Many had feared that Microsoft would release seven editions of Windows 7 and confuse consumers with too many choices. Those fears are only somewhat unfounded, as Microsoft has now disclosed that there will be six editions of Windows 7. However, not all of them will be available to consumers.
The six editions are Starter, Home Basic, Home Premium, Professional, Enterprise, and Ultimate. All editions will be available in 32-bit and 64-bit versions. There are also plans for at least 34 localized language versions as well.
DailyTech previously reported that 64-bit versions of Windows 7 will be the most popular, as moving from 32-bit to 64-bit versions will require a clean installation. All upgrades from Windows XP will also require a clean installation, due to the Windows Display Driver Model (WDDM) introduced in Vista. You won't need a clean install to upgrade from Vista, but that will be the preferred option for advanced users.
The Starter edition is targeted almost exclusively at netbooks and ultra low end computers, as it has a limit of three applications running at the same time. It will only be offered pre-installed by an OEM.
Home Basic, on the other hand, is what most low end computers in developing countries will be using. It lacks the Aero interface, Live Thumbnail Previews, Internet Connection Sharing, and other features, but has no limits on the number of applications. As such, it is not likely to be sold in North America or the European Union.
The majority of Windows 7 shipments will be the Home Premium edition. It comes with the Aero Glass interface, touch screen controls, a new Mobility Center for laptops, and improved media codecs, as well as several other features. The HomeGroups networking system is something in particular that Microsoft has been highlighting.
The Professional edition has additional features, such as location aware printing, domain joining, group policy controls, a presentation mode, and offline folder access.
The Enterprise edition adds Branch Cache, DirectAccess and Bitlocker hard drive encryption for both internal and external drives. It also has improved support for virtualization. Branch Cache is a file caching option for branch offices of large corporations, designed to reduce access times to centrally managed files. DirectAccess is designed for corporate networks based on Windows Server 2008 R2, which is the server version of Windows 7. AppLocker is a centrally managed, rule-based group policy program for specifying which applications can run that is sure to annoy corporate users, but it will make admins happy.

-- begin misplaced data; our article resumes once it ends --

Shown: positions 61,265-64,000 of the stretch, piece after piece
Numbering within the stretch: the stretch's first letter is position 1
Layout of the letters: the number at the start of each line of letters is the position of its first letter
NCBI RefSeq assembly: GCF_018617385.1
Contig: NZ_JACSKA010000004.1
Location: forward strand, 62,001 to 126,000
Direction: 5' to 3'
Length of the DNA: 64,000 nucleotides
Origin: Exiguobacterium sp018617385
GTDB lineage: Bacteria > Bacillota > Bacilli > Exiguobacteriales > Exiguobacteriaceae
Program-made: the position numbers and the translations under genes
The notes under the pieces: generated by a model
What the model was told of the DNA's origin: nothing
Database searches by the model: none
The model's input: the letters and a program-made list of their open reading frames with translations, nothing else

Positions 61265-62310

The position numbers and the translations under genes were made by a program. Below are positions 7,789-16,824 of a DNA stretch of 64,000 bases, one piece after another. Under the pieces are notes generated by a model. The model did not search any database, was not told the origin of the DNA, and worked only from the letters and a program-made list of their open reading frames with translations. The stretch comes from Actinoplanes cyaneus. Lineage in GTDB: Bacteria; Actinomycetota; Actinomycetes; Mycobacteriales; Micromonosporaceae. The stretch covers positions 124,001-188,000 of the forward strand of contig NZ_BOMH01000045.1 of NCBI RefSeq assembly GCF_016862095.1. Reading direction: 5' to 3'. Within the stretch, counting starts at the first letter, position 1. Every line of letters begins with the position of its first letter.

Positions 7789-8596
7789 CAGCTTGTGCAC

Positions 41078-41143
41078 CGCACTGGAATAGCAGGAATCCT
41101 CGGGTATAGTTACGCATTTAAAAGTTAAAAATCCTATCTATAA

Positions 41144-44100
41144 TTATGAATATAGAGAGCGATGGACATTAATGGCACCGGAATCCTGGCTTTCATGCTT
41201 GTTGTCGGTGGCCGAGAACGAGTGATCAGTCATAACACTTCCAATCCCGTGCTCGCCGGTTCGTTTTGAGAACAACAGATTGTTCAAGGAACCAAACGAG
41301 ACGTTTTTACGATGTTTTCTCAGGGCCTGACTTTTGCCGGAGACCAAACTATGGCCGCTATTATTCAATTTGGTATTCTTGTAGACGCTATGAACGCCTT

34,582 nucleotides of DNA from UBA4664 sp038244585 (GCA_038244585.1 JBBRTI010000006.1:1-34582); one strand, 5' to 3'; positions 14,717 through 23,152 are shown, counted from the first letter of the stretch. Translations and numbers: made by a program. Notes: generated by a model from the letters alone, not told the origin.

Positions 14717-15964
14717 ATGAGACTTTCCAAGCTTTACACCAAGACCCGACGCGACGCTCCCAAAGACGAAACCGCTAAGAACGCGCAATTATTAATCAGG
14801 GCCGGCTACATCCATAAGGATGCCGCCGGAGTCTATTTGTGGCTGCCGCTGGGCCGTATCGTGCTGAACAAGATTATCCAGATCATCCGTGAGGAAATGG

The Ultimate edition includes all of the above features, but not much else. Microsoft is still considering what features to add to it in order to justify its price, since it is basically the Enterprise edition with a few extras. There are a few good options here, such as building in Windows 7 Sysinternals, or adding Windows 7 PowerToys.
Microsoft is pushing Home Premium for consumers and Professional at SMBs (Small & Medium Businesses). OEM licensing is expected to be key, as over 75 percent of Windows sales are based on OEM installations of new computers. Home Premium and Professional will also be the key Windows 7 products on retail shelves.
The Enterprise edition is targeted more at Fortune 1000 companies through its Volume Licensing program, and will not be available at retail. The Ultimate Edition will be available at retail, but will also boast a corresponding price. OEM sales of the Ultimate Edition will likely be limited to high-end systems targeted at the prosumer market.
Each edition builds on the previous edition. For example, the Enterprise edition contains all the features of Home Premium, as well as Professional. Because of this, all of the data for all editions is contained on one DVD. This allows an electronic upgrade to be accomplished quickly. Theoretically, you can upgrade from the Starter edition to the Ultimate edition within fifteen minutes, once Microsoft sends the electronic authorization to your computer.
No pricing information has been announced.